Big Picture Learning
Doing School Differently
Big Picture Learning schools exist throughout the country and the world. They are in rural environments and urban environments. They serve both large and small populations of students. Some Big Picture schools exist in gleaming new buildings, while some can be found in retrofitted structures which haven’t been in use for some time. In short, Big Picture schools (like the students they serve) often look dramatically different than one another. Each is its own unique environment where students can flourish as individuals within a community of learners. However, there are many elements within our learning design that are uncommon and distinct, which pull our network together and distinguish them from most other schools.
At the heart of Big Picture Learning Schools
1. ONE STUDENT AT A TIME
The entire learning experience is personalized to each student’s interests, talents and needs. Personalization expands beyond mere academic work and involves looking at each student holistically.
2. ADVISORY STRUCTURE
Advisory is the core organizational and relational structure of a Big Picture Learning school, its heart and soul, often described as a “second family” by students. Students stay with an advisor and a group of fellow classmates for four years, building close personal relationships that last a lifetime.
3. LEARNING THROUGH INTERESTS AND INTERNSHIPS (LTIs)
Real world learning is best accomplished in the real world. Big Picture students intern--often twice a week for an entire school day--with experts in their field of interest, completing authentic projects and gaining experience and exposure to how their interests intersect with the real world.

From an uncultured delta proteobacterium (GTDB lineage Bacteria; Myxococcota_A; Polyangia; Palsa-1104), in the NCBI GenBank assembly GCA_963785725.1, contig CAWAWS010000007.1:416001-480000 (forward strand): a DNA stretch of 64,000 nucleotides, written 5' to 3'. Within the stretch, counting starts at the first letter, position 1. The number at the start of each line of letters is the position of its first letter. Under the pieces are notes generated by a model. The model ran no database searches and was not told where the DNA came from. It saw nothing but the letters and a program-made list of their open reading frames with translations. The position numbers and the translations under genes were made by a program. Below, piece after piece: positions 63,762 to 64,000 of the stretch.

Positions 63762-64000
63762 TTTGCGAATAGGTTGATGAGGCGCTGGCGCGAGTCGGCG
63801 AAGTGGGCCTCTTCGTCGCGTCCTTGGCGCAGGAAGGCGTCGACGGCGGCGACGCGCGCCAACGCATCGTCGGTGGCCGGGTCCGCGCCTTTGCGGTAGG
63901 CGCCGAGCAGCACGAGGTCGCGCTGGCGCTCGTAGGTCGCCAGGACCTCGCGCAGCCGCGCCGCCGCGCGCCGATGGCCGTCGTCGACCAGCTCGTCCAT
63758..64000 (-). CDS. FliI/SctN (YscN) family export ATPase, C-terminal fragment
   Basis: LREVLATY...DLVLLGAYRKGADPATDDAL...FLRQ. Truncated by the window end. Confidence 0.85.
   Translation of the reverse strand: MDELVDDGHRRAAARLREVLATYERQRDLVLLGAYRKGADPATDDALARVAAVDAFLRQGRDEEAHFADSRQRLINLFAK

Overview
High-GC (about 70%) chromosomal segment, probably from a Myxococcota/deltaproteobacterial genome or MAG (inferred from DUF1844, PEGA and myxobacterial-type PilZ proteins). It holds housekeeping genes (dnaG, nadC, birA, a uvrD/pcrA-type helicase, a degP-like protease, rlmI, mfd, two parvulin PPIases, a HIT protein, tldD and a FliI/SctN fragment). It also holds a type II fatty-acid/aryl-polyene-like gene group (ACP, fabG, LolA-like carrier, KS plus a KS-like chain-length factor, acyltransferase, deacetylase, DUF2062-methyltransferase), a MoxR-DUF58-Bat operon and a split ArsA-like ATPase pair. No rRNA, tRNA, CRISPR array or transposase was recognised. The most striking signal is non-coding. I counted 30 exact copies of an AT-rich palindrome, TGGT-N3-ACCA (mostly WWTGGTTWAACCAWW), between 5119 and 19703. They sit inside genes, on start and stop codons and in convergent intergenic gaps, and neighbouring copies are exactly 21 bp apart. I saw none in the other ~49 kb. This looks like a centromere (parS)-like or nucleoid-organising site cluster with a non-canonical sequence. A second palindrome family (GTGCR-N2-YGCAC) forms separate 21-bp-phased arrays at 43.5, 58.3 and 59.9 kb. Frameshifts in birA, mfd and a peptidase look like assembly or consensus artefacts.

4. PARENT AND FAMILY ENGAGEMENT
Parents are welcome and valued members of the school community and play a proactive role in their children’s learning, collaborating in the planning and assessment of student work. They use their assets to support the work of the school, and often play an integral role in building relationships with potential LTI mentors.
5. SCHOOL CULTURE
In Big Picture schools, there is palpable trust, respect and equality between and among students and adults. Students take leadership roles in the school, and teamwork defines the adult culture. Student voice is valued in the school decision making process and visitors are struck by the ease with which students interact with adults.
6. AUTHENTIC ASSESSMENT
Students are assessed not by tests, but by public displays of learning that track growth and progress in the student’s area of interest. Assessment criteria are individualized to the student and the real world standards of a project. Students present multiple exhibitions each year and discuss their learning growth with staff, parents, peers, and mentors.
7. SCHOOL ORGANIZATION
Schools are organized around a culture of collaboration and communication. They are not bound by the structures of buildings, schedules, bells, or calendars. There is an interdependence between school and community.
Leadership is shared and spread between a strong, visionary principal; a dedicated, responsible team of advisors and other staff; and students. The community functions as a democracy. A pervasive sense of shared ownership drives a positive culture dedicated to ongoing improvement.
9. POST-SECONDARY PLANNING
Students develop plans that contribute to their future success--be it through college, trades, schools, travel, the military, or the workforce.
10. PROFESSIONAL DEVELOPMENT
Regular advisor PD is conducted at each school by principals, other school staff, and BPL staff and coaches. A Big Picture School is a community of lifelong learners who embrace continuous improvement.